“The nomination of George Bush to succeed Colby disturbed him and he wanted to wind up the speech by opposing the nomination…Church wanted me to stress  how Bush ‘might compromise the independence of the CIA – the agency could be politicized.’”

Webster G. Tarpley & Anton Chaitkin, George Bush: The Unauthorized Biography (ProgressivePress: 2004), 292.

The Times noted Bush’s background in the article describing the so-called “Halloween Massacre.”

“Mr. Bush is an Eastern elitist who has prospered in a Republican Party that has largely turned its back on such persons.  The son of Prescott Bush,a Republican Senator from Connecticut, he was educated at the Andover School and at Yale before heading for Texas to make his fortune in the oil business.

“He was twice defeated in attempts to win a seat in the United States Senate, but that did not prevent his appointment as chief American representative at the United Nations, chairman of the Republican National Committee and United States representative in China.”

“Ford Discharges Schlesinger and Colby and Asks Kissinger to Give Up His Security Post,” New York Times, 3 November 1975

In February of 1976, a month after Bush was appointed, the House voted to suppress the report. Schorr obtained an advance copy and leaked it to the Village Voice, which published it. Schorr was suspended from CBS. (Paley had already tried to censor Schorr’s reporting on Watergate, which had landed the latter on the White House Enemies List.) He was also investigated by a House ethics committee, who eventually cleared him in a split vote.

Needless to say, Schorr left CBS.

One footnote: William Colby was found dead in May of 1996, after deciding to go on a canoeing trip, by himself, without a life jacket. It was apparently a sudden decision, as he also left the lights on in his weekend home, his dinner uneaten on the table, his radio on, and the front door unlocked.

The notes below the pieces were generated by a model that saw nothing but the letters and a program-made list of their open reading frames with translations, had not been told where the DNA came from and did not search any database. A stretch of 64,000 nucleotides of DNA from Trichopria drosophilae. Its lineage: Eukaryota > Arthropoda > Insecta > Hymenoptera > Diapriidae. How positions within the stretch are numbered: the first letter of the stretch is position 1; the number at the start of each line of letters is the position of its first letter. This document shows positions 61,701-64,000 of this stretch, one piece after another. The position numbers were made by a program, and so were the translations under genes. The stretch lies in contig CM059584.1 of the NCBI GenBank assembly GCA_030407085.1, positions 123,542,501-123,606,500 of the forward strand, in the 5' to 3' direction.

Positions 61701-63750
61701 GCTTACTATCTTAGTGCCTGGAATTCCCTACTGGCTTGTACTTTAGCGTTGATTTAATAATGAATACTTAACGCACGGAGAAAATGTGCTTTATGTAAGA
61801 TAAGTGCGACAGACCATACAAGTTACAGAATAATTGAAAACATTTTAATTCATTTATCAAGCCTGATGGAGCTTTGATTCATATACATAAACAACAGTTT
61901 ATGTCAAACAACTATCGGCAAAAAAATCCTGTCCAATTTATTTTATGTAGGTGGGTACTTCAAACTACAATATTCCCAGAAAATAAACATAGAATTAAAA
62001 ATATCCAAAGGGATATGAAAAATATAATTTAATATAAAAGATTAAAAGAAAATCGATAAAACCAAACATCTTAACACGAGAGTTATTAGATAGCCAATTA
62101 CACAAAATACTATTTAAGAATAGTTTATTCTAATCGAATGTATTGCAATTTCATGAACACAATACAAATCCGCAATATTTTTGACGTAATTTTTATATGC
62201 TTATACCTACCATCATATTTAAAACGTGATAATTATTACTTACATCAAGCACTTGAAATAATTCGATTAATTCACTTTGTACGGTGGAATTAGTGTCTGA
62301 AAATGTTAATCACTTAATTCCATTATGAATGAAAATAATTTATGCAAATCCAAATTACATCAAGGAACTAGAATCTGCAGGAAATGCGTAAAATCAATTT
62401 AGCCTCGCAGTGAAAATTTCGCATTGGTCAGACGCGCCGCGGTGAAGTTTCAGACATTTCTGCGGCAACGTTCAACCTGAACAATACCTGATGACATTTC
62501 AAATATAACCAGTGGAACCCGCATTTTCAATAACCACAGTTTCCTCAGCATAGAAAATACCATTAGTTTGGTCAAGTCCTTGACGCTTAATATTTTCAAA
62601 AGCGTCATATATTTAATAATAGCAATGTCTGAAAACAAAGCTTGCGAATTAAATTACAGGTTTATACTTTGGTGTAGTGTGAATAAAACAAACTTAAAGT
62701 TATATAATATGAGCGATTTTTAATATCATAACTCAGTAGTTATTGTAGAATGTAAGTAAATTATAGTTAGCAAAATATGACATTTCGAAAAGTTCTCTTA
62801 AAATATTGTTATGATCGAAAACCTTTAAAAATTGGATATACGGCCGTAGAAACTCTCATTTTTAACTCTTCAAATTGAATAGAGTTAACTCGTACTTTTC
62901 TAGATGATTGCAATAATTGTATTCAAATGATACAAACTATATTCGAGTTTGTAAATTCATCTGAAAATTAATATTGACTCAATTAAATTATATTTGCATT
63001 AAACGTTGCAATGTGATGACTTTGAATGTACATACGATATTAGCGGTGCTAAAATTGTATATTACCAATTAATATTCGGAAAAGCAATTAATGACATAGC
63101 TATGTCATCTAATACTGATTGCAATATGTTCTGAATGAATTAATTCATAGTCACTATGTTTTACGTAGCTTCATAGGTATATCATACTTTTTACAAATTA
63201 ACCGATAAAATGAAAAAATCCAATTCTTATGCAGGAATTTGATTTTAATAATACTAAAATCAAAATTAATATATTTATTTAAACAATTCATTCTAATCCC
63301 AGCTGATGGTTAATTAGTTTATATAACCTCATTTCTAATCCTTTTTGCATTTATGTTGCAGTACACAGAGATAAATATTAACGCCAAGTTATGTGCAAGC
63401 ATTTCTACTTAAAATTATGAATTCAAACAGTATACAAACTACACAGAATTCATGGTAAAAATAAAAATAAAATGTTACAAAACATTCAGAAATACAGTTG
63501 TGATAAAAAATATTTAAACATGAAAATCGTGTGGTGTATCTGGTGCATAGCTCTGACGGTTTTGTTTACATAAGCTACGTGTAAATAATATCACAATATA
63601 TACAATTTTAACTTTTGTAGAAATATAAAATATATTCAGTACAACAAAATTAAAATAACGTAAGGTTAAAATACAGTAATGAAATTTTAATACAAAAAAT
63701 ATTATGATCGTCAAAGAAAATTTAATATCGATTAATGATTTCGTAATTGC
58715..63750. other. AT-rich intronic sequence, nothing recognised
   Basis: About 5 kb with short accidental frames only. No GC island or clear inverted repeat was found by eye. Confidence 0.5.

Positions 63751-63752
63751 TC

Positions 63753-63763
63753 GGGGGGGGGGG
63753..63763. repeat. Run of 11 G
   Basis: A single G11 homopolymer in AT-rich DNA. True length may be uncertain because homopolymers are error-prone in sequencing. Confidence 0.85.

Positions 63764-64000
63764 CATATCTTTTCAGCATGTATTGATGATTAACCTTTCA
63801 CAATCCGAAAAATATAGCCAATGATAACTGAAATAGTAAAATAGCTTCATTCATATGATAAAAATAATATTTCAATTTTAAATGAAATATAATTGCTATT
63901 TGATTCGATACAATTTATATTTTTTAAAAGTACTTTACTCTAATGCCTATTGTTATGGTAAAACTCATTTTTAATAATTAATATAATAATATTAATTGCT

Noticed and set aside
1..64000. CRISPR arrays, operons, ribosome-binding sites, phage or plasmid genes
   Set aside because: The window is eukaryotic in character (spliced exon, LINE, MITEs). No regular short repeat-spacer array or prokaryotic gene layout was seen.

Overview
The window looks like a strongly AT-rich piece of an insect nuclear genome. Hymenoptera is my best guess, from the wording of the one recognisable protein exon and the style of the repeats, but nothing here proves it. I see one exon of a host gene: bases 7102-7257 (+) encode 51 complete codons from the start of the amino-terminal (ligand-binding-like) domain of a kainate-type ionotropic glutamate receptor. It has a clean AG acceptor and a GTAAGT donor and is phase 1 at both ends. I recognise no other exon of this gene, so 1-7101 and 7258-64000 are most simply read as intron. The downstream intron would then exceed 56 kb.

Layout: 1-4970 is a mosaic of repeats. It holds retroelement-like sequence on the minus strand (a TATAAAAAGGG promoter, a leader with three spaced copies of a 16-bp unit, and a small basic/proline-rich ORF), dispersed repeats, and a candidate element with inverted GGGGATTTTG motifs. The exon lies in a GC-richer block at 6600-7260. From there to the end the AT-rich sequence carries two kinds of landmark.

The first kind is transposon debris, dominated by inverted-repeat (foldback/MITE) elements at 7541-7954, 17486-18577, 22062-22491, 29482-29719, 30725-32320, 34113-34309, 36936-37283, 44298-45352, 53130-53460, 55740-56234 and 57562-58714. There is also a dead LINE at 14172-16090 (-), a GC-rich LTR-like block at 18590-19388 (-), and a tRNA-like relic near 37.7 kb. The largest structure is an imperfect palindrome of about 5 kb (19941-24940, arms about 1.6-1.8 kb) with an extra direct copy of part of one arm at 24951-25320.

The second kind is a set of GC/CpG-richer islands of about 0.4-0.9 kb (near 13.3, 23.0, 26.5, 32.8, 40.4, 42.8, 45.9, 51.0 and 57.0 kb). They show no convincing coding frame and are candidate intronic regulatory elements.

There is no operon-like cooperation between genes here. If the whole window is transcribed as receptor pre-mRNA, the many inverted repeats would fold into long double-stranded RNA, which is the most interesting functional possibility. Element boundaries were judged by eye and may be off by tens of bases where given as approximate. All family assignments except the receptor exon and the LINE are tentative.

Nominated as Director of Central Intelligence by President Richard M. Nixon in May 1973, Mr. Colby led the nation’s espionage services through two of their most turbulent years. On his watch, the Central Intelligence Agency came under fire as never before, accused by Congress and the press of a range of misbehavior that included spying on Americans and plotting to assassinate foreign leaders.

In many cases Mr. Colby chose, in effect, to plead guilty with an explanation. Much of what is now known of the C.I.A.’s history became public because he disclosed it. For his candor and cooperation with Congress, he was dismissed by President Gerald R. Ford in November 1975. A future President, George Bush, succeeded him in January 1976.

“Body of William Colby Is Found on Riverbank,” Tim Weiner, New York Times, 7 May 1996

Capitalism and the Public Good

There was a recent story that illustrates one of the many problems of the hard-right free-market capitalism strategies espoused not only by Thomas Friedman but seemingly the conventional wisdom of everyday Americans. Even in an era where the Gulf Oil spill, a direct result of these policies, is having genocidal effects on sea life, people still cling to the notion that the American capitalist society is best.

I don’t necessarily want to argue (at this moment) that it isn’t. In fact, let’s say all the things defenders of capitalism say about it are true. It stimulates innovation; it creates prosperity; it evens the playing field so that any person can succeed on their own terms and become rich if only they work hard enough. These things are not true, of course, (or rather they are true in a very limited sense) but let’s assume they are for a moment. Even given this, a totally unregulated capitalism (which is what free-marketeers and, incidentally, libertarians such as Ron Paul promote) has destructive effects on our society.

The story I want to discuss concerns the increasing lack of antivenom to certain types of poisonous snakes. What has happened is that the general lack of snakebites, and poisonous snakebites in particular, has made it unprofitable to produce antivenom:

Unfortunately, after Oct. 31 of this year, there may be no commercially available antivenom (antivenin) left. That’s the expiration date on existing vials of Micrurus fulvius, the only antivenom approved by the Food and Drug Administration for coral snake bites. Produced by Wyeth, now owned by Pfizer, the antivenom was approved for sale in 1967, in a time of less stringent regulation.

Wyeth kept up production of coral snake antivenom for almost 40 years. But given the rarity of coral snake bites, it was hardly a profit center, and the company shut down the factory that made the antivenom in 2003. Wyeth worked with the FDA to produce a five-year supply of the medicine to provide a stopgap while other options were pursued. After that period, the FDA extended the expiration date on existing stock from 2008 to 2009, and then again from 2009 to 2010. But as of press time, no new manufacturer has stepped forward.